The first time I heard about this book was during the pod-casting show Radical Personal Finance, I was so intrigued with the review that I decided to read it myself. Here are my impressions:
Tony Robbins wants to teach us about money
When someone as popular as Tony Robbins talks, his followers listen. Tony has a huge following and by talking about money he will inspire other people to think about their financial well being. If one person becomes interested in improving his financial life due to this book, then that is a big win.
Lessons I learned from: Money, Master the Game
Try to minimize taxes by keeping your money in tax protected accounts.
- Start investing early, take advantage of the compounding effect.
- Make savings automatic, make it go directly from your employer to your savings account.
- Avoid investments with high expense ratios. Most managers don’t beat the index. Stick to index funds or ETFs
- Have a diversified portfolio.
- Distrust Financial advisers. Most people in the financial industry are sales persons, they are not advisers. They are motivated by their self-interest, by commission or high service fees; they are not motivated by giving you the most for your money.
This information is not new nor revolutionary. This is merely a recycling of the same four or five ideas that I continue reading in other personal finance books. However, as a money coach, I am delighted that Tony Robbins is adding his voice to the chorus.
What I didn’t like about Money, Master the Game
I used to like, respect, and admire Tony Robbins until I read this book. This is not a book, this is a 600 pages brochure. Tony had a great time promoting himself, reminding us of his generosity, cheer-leading his accomplishment, name dropping anyone of fame who he has ever met, telling us how great he is, etc.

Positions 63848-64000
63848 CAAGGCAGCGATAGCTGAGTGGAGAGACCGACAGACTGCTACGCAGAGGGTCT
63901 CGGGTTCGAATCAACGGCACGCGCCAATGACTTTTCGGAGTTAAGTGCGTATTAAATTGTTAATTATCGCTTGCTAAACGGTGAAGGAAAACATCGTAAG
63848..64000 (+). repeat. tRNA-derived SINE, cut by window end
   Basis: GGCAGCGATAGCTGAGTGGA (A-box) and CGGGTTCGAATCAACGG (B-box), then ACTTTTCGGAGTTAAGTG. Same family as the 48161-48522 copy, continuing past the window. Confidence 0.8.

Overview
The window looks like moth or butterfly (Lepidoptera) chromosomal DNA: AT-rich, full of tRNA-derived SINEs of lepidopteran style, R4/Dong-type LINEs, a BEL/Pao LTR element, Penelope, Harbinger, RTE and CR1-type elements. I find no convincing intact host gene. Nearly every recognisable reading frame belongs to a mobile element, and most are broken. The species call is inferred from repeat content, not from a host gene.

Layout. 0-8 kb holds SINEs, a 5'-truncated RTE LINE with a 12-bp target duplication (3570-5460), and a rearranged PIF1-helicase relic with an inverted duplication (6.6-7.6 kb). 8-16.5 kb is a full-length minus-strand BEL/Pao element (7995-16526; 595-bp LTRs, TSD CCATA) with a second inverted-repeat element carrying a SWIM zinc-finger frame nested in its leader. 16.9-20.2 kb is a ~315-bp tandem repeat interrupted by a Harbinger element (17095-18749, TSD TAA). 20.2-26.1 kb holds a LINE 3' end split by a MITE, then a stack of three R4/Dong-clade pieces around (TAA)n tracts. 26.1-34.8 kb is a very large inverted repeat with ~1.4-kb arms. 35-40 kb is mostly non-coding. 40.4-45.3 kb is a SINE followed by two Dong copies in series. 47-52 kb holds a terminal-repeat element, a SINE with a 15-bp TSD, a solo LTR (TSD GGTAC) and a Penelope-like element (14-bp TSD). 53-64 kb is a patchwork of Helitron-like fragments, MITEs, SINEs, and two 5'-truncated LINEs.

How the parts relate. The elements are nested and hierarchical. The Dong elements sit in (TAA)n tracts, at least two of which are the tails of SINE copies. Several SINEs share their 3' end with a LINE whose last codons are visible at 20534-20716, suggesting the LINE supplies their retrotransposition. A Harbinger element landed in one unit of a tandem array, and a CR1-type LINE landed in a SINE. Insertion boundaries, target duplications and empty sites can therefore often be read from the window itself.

Every chapter ended with a promise that in the next chapter he was going to reveal the secret of wealth. There was so much huff and puff in the book that I had to struggle to get the few nuggets of information buried between the lines.
The actual useful information could have been written in about 100 pages. The other 500 pages were self promotion and promotion of his other business affiliates.
Weaved among the useful information, there was some deceptive information that could be harmful for less experienced readers. For example: in the chapter titled “2,750% more income.” An investor with $500,000 is presented with the option of investing in CDs at 0.23%, in Bonds at 3.00% or in an annuity. He neglected to point out the rate of return of the annuity, but highlighted that the investor would get a big monthly check about 2,759% bigger than what he would have received from his CD’s investment. Well, what he neglected to tell the reader was that the annuity’s rate of return was only 1.15% and that the payments were high (compared with the other alternatives) because the investor was getting his own money back. And of course, that he has a business relationship with the annuity provider he was promoting. Shame on you Tony.
I do NOT recommend this book. Every piece of valuable information is weaved with a sales pitch to one of his many business relationships, this makes the book a sales brochure. There is too much fluff and minimal substance. Don’t buy this book and thank me later for all the hour of your life which I saved you. I am not even putting an affiliate link on this book.